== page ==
Audiences at the Tokyo National Theater are being treated to two full-length Bunraku masterpieces being staged in its smaller auditorium this month.
The first play, at 11 a.m., is “Futatsu Chocho Kuruwa Nikki (Chogoro and Chokichi and Their Diary of the Pleasure Quarters).” A sewamono or “realistic play,” this was written by Takeda Izumo and collaborators in 1749.
The drama begins with an illicit love affair between a married man, Yamazaki Yogoro, and Azuma, a beautiful courtesan working at Shinmachi in Osaka.
Chogoro, a sumo wrestler, feels compelled to help the star-crossed lovers because Yogoro is his patron. In trying to help them escape from the pleasure quarters, Chogoro inadvertently kills the two samurai pursuing Azuma, Gozaemon and Ariemon.
So Chogoro flees Osaka and goes to visit his old mother living in the village of Yawata south of Kyoto. While Chogoro is resting upstairs, though, his stepbrother Jujibei returns home — only to be told by relatives of the dead samurai that they are bent on revenge against Chogoro. At first, Jujibei is eager to avenge the dead samurai, and go in search of the killer. Then, when he discovers that the killer is his stepbrother, he agrees to call off the hunt for his stepmother’s sake. Chogoro is so moved by this that he wants to give himself up to Jujibei, but he’s urged by his mother to escape instead. In the end, however, he reaches a compromise with her by agreeing to let her shave off his forelock, a symbol of a sumo wrestler, so that he can escape in disguise. She then fulfills her giri (obligation) to her stepson, (whose duty is to arrest her son), by tying Chogoro up with the end of the cord of a skylight window. Jujibei in turn fulfills his obligation to his stepmother by cutting the cord with his sword, thus inadvertently allowing Chogoro to escape. This scene is known as “Hikimado (Skylight)” and is the high point of the play.
Bunraku is staged entirely with puppets, each of which is manipulated by a team of three men, two of them completely cloaked in black, accompanied by gidayu (dialog and narration) set to samisen music. The person who delivers lines and provides background narration depicting a certain scene or situation, is called tayu (master). In this production, the tayu is Takemoto Sumitayu VII (real name Kishimoto Kin’ichi), an 80-year-old native of Osaka and a designated living national treasure, who is superlative in the kiriba, or final scene, of Act IV. In this scene, Sumitayu has to speak the lines for all six characters: Chogoro, Chogoro’s old mother, her stepson Jujibei, Jujibei’s wife, Ohaya, and the two samurai visitors.
For 55 minutes, Sumitayu delivers the entire scene speaking from the depths of his abdomen, subtly adjusting his voice to suit each character.
In order to fortify his belly, he binds it with a cotton belt under his costume, sits on his heels with a low stool under him and places an otoshi (weight) on his stomach. Sitting to the left of the revolving stage, Sumitayu delivers the lines in the kiriba, solo, without once glancing at the main stage. When he deals with the ji (background narration) parts, he uses eloquent melodies, heightened by the evocative sound of the samisen played by Nozawa Kinshi, 48.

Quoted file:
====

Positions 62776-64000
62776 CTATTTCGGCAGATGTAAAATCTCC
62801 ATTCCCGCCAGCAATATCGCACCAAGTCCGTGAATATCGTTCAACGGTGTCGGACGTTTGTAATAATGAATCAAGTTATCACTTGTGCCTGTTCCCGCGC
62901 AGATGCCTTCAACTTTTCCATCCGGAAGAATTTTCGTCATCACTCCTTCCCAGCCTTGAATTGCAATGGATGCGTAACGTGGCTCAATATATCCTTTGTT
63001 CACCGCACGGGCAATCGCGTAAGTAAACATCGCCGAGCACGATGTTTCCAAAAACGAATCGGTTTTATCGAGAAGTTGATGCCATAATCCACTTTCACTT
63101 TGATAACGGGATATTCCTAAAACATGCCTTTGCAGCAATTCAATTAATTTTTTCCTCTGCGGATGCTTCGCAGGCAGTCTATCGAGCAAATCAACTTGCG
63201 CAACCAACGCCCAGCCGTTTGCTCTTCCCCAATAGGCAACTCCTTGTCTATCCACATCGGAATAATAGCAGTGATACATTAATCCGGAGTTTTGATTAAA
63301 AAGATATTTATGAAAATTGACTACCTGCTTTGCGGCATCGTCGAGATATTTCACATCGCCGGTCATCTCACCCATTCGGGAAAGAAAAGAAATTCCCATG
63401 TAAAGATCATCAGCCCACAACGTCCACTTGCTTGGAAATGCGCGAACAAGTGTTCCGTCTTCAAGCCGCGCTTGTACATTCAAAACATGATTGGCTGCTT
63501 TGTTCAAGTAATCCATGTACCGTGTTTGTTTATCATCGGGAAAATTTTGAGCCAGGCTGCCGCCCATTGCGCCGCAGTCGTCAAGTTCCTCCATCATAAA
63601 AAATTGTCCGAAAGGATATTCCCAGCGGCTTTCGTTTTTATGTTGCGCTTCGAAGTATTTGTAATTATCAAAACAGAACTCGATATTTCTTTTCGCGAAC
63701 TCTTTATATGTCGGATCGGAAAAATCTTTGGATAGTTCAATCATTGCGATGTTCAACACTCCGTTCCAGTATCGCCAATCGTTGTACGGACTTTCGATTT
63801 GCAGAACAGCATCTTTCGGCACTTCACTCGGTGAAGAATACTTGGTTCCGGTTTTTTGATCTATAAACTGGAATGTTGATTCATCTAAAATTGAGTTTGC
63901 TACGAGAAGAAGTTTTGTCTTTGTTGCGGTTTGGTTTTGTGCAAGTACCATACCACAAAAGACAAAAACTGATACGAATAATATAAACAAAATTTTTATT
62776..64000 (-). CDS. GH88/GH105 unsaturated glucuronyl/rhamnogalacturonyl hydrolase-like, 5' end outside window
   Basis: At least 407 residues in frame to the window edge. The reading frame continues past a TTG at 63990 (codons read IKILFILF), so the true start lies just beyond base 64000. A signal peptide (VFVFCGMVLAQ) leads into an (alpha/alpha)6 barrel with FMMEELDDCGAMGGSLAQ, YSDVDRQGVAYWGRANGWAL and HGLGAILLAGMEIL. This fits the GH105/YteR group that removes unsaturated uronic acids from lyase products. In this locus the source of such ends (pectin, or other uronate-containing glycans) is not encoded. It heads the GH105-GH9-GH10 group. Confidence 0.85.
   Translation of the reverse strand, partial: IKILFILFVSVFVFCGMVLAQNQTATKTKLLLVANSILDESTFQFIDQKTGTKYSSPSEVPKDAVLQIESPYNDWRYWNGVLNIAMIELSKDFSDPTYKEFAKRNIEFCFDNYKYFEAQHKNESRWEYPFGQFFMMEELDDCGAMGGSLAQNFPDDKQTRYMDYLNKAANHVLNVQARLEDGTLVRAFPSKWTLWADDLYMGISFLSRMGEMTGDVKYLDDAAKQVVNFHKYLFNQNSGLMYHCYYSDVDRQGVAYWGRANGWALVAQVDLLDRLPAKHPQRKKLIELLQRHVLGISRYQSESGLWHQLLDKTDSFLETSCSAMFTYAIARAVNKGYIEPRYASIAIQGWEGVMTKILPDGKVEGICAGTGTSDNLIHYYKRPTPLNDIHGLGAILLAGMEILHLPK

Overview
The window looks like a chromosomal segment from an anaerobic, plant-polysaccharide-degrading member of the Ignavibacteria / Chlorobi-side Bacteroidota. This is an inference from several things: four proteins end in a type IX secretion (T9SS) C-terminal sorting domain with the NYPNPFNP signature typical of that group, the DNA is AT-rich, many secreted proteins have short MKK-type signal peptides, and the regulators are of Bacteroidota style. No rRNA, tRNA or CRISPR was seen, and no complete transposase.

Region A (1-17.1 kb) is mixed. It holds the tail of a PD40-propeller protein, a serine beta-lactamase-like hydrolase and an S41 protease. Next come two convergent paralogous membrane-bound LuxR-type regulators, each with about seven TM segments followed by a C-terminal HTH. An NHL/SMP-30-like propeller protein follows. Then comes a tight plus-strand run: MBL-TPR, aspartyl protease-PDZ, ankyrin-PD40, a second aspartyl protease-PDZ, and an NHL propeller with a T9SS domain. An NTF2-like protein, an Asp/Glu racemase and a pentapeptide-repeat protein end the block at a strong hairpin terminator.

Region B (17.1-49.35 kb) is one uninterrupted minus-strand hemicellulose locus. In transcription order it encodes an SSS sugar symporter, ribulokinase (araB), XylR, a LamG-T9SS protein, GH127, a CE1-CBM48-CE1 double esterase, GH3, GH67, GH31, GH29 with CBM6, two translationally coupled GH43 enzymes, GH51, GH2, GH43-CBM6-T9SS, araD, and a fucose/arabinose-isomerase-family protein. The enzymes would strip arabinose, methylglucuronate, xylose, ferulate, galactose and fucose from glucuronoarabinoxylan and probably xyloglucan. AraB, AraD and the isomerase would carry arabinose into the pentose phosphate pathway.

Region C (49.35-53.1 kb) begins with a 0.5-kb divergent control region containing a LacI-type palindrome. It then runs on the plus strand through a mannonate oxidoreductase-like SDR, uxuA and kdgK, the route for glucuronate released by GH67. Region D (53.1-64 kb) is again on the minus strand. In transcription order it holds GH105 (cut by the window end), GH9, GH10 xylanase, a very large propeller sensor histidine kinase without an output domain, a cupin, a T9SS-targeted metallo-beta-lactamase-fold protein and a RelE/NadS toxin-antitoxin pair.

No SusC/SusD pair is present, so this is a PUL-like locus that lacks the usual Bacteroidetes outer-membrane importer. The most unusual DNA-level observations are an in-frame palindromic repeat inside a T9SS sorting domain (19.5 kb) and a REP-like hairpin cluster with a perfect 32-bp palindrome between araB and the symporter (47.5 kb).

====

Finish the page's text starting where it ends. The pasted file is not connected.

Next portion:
In the gidayu, breathing is the most important factor for a lifelike rendition of the characters. “In delivering lines,” Sumitayu says, “it is not enough to simply imitate the voice of the person represented. To distinguish the characters, and suggest different moods or nuances, requires the on [tones of voice] to be varied.” Other points of importance are timing or ma and the use of fine Osaka diction.
Offstage, Sumitayu is an attractive, vigorous and affable man, who is eager to talk about himself and his profession. After a successful 58-year career as a gidayu master, he still works hard to rehearse. His voice, although not mellifluous, strikes you as exquisitely expressive and moving when he renders the lines exchanged between Chogoro and his old mother.
Sumitayu really enjoys his work as a gidayu master, and “Hikimado” is one of his favorites from the repertoire. He finds it challenging to portray the psychological struggle between Chogoro and his mother, her concern for her stepson Jujibei and his wife, and the intimate relationship existing between Jujibei and his wife Ohaya.
“I find it exciting to convey to the audience a sense of jo [feelings, love, compassion] cherished by those who are portrayed in such Bunraku plays as ‘Hikimado’ through the skills I have developed over the years,” Sumitayu confides.
* * * The second play running this month starts at 4:30 p.m. and is titled “Koinyobo Somewake Tazuna (The Woman who Holds the Reins Dyed in a Few Colors).”
It is a jidaimono (historical play) reworked by Yoshida Kanshi and Miyoshi Shoraku in 1751 after the celebrated Chikamatsu Monzaemon’s 1708 drama.
This is the story of Shigenoi, the daughter of Takemura Sadanoshin, a Noh actor serving Daimyo Yurugi in the domain of Tamba near Kyoto. After an illicit love affair between Shigenoi and a young retainer called Date no Yosaku, he is expelled, whereas Shigenoi’s life is spared through the self-sacrifice of her father Sadanoshin.
After his expulsion she bears Yosaku’s child in secret, and has to send it away away to be brought up by Hachizo, Yosaku’s retainer, living as a mago (packhorse driver). But then, when Shigenoi encounters her son Sankichi as a precocious 11-year-old brought up as a mago, she has to part with him after failing to make him understand why she cannot accept him any more.
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